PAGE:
Tunnelling through the mountain was not just an intellectual and creative challenge; Joyce was beset by more earthly troubles – the continuing threat of blindness, the slow descent of his daughter Lucia into madness, increasing bouts of stomach cramps and nervous collapse. At one point, he asked the poet James Stevens to consider finishing the book for him if he was unable to continue. Sections were published separately in various reviews, but from 1927 to 1938 they appeared mainly in the experimental magazine transition, edited by Eugene Jolas, a run interrupted for almost four years by bouts of paralysing depression. Rose and O’Hanlon argue that Joyce’s brilliance lay in the manner in which he was able to string the various passages into a final narrative. Gabler suggests that in the long-withheld title “Finnegans Wake” lay the secret organizing principle of the book which enabled him to draw the various threads into a great secular parable of the Fall: the fall of Tim Finnegan, the hod-carrier, of Humphrey Chimpden Earwicker, the deviant innkeeper, of Humpty Dumpty, the unstable good egg, and of Man himself, the original sinner.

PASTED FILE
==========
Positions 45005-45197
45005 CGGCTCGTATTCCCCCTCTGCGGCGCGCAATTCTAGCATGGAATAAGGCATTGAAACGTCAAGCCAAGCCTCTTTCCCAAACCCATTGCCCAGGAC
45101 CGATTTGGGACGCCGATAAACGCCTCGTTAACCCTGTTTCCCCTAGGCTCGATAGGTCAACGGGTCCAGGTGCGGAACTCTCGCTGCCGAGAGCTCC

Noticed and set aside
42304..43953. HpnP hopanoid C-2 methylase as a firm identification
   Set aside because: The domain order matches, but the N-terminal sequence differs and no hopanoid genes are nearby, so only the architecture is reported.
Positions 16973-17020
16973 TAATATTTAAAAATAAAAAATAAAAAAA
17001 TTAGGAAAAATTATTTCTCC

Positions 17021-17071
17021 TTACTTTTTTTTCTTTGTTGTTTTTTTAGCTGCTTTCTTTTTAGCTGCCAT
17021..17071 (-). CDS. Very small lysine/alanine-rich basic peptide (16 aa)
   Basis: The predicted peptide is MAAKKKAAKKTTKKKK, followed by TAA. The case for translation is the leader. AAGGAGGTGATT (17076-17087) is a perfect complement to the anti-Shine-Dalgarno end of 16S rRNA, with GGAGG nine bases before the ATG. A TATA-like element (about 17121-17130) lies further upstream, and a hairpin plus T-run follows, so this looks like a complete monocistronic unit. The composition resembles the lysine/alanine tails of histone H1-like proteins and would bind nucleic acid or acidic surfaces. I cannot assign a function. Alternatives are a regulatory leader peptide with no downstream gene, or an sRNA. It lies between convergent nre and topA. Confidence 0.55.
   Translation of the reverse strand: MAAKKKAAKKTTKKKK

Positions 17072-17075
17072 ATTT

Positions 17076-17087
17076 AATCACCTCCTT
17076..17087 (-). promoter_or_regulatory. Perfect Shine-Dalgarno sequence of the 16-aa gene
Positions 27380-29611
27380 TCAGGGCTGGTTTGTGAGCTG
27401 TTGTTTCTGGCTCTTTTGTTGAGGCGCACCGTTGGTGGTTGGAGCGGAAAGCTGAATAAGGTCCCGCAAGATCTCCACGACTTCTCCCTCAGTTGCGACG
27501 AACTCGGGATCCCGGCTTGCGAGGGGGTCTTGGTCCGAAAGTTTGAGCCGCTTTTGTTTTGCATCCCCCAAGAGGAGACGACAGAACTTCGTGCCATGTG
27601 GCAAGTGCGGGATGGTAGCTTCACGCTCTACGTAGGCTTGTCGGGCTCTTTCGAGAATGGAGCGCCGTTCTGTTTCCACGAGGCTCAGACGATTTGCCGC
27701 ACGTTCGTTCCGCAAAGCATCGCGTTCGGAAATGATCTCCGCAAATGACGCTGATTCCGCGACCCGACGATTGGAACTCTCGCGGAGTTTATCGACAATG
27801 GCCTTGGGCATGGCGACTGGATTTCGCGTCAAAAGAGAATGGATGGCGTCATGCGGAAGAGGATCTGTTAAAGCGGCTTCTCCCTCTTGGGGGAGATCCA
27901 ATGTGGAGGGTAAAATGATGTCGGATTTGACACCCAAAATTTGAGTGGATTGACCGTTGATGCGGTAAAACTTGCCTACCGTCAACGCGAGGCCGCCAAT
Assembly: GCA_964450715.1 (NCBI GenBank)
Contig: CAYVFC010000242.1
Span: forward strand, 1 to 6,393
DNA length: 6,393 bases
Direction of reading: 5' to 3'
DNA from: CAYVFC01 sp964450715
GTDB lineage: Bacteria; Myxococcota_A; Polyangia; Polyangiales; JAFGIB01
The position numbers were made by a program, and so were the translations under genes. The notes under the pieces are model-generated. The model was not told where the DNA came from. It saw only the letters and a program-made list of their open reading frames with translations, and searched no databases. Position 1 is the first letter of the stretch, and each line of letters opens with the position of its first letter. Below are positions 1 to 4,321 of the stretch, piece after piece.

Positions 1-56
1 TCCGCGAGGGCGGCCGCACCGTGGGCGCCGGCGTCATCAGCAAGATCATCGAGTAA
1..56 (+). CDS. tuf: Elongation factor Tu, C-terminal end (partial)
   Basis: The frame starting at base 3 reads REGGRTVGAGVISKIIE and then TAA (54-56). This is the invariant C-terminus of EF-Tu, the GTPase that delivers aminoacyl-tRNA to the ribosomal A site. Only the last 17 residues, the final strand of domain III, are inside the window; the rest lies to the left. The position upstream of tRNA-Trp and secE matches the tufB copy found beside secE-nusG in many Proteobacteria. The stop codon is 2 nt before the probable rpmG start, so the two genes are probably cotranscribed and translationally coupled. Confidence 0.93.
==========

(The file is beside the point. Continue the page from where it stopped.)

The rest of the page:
Restoring James Joyce’s book of the night. As John Bishop reports in Joyce’s Book of the Dark — by far the best thing anyone has ever written about the Wake — Joyce would invite his friends to suggest foreign words to add to the text but then would sometimes reply, without further explanation, “I can’t use it.” Bishop infers from this that Joyce’s purposes for the book were “darkly principled,’ that is, that he had a plan or system that he never revealed to anyone. This would be typical, in that he took nearly a decade before revealing the underlying structures of Ulysses to anyone. But if he planned at some point to let us in on the secrets of the Wake, he died before realizing that plan.